I could only hope Ahab would give the same answer as I.  But no, he said a yew tree.  “A yew?” came the reply.  “God's angel will hew you in two!

“You judges are no sons of Judah.  You must be Canaanites, from the way you mistreat the women of Israel.  You have terrified them into submitting to your villainy.  You have given false evidence against this blameless woman.  You shall be put to death!”

King Cyrus confirmed the sentence.  So now Ahab and I sit here awaiting the hangman, while that upstart cross-examiner is held in great esteem.  [14:57-64]|Now he's a “Friend of the King.”  They call him Daniel, which means “God has judged.”


The story is that Cyrus once worshiped a god called Bel, often going into Bel's temple and bowing down before the idol.  As a Jew, Daniel refused to do that, of course.  “I don't bow before idols made with hands,” he said.  “I worship the living God!”  [15:1-5]|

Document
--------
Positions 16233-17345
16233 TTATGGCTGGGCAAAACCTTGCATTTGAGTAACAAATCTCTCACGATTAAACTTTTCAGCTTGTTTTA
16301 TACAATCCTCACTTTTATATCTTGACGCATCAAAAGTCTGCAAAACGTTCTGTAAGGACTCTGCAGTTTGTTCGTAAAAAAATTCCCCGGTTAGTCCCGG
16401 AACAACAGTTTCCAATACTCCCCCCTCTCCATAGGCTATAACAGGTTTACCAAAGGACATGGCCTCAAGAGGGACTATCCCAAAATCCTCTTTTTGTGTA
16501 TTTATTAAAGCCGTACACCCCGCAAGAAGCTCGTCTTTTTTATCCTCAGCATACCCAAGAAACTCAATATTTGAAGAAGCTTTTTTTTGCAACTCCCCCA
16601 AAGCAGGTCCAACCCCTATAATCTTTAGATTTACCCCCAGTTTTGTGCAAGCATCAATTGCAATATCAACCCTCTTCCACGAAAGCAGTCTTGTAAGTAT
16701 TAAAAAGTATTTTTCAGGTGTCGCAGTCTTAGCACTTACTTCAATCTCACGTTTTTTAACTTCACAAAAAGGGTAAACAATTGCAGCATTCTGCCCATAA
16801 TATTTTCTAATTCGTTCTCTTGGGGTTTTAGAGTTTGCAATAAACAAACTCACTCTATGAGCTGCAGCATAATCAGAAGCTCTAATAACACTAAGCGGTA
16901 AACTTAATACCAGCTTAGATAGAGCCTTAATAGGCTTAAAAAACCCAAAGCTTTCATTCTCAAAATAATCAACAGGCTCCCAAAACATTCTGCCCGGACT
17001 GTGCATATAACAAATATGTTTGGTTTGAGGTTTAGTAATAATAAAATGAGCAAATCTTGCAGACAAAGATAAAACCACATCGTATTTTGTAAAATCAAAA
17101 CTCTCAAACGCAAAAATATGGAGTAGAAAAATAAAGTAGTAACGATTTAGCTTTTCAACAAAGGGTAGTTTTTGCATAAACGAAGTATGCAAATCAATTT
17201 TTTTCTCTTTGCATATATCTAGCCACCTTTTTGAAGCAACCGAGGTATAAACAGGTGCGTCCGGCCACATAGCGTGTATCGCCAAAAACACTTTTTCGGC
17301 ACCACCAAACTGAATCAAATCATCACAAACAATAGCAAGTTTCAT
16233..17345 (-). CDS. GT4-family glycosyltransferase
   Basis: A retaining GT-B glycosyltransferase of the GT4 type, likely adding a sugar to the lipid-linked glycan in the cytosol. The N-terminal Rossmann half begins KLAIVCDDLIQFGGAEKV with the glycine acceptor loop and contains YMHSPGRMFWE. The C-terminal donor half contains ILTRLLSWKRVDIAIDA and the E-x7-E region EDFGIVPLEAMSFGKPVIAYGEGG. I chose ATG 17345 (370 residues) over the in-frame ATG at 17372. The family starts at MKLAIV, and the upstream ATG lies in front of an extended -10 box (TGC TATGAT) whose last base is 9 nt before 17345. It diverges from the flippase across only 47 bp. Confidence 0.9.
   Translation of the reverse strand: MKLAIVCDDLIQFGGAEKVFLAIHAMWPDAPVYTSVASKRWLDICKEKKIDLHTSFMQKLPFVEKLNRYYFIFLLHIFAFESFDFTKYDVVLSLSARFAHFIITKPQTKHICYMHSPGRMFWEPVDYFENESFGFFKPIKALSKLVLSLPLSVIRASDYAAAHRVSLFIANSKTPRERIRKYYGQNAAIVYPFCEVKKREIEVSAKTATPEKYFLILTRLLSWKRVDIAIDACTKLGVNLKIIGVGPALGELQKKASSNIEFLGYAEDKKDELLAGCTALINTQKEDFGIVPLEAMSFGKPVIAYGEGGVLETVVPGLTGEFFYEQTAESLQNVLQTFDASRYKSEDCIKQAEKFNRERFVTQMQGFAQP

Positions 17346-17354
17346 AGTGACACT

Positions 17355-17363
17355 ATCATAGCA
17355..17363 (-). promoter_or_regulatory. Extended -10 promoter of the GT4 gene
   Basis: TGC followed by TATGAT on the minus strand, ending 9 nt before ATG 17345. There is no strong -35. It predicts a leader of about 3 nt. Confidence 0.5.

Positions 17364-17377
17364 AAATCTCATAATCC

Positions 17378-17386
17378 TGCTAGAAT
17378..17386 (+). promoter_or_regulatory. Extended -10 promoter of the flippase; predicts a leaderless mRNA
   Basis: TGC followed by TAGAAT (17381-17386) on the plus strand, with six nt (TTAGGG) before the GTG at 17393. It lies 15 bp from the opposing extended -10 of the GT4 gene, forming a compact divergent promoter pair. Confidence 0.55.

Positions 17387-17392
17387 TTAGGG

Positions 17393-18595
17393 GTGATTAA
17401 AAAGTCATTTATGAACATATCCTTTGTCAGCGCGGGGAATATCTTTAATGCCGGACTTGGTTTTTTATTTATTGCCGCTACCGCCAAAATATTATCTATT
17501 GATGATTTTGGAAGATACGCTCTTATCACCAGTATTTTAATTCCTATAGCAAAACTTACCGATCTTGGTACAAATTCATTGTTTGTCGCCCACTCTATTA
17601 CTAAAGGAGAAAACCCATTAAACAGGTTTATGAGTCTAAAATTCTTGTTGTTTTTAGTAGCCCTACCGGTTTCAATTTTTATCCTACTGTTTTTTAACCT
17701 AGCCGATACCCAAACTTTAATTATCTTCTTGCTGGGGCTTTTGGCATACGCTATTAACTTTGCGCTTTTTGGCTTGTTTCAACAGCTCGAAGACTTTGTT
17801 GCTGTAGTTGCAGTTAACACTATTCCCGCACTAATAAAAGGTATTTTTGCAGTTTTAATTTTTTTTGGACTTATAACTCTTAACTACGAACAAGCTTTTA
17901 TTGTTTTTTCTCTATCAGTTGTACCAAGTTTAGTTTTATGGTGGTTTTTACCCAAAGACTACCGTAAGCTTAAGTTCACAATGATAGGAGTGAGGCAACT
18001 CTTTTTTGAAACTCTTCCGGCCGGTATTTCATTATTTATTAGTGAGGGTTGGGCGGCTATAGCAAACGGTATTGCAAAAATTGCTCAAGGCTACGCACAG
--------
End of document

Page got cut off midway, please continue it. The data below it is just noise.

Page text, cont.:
“Bel is a living god,” the king retorted.  “How you can think otherwise?  Don't you see how much he eats and drinks?  I deliver a great offering to his altar daily, 12 bushels of flour and 40 sheep and 50 gallons of wine, and by the next day all that food is gone.”

Daniel laughed.  “Don't be deceived, your majesty.  This Bel is just clay covered with bronze.  He's never eaten anything.  [15:6-7]|No, the offering is being stolen by the priests who serve this temple.  There's no miracle.” [15:10]|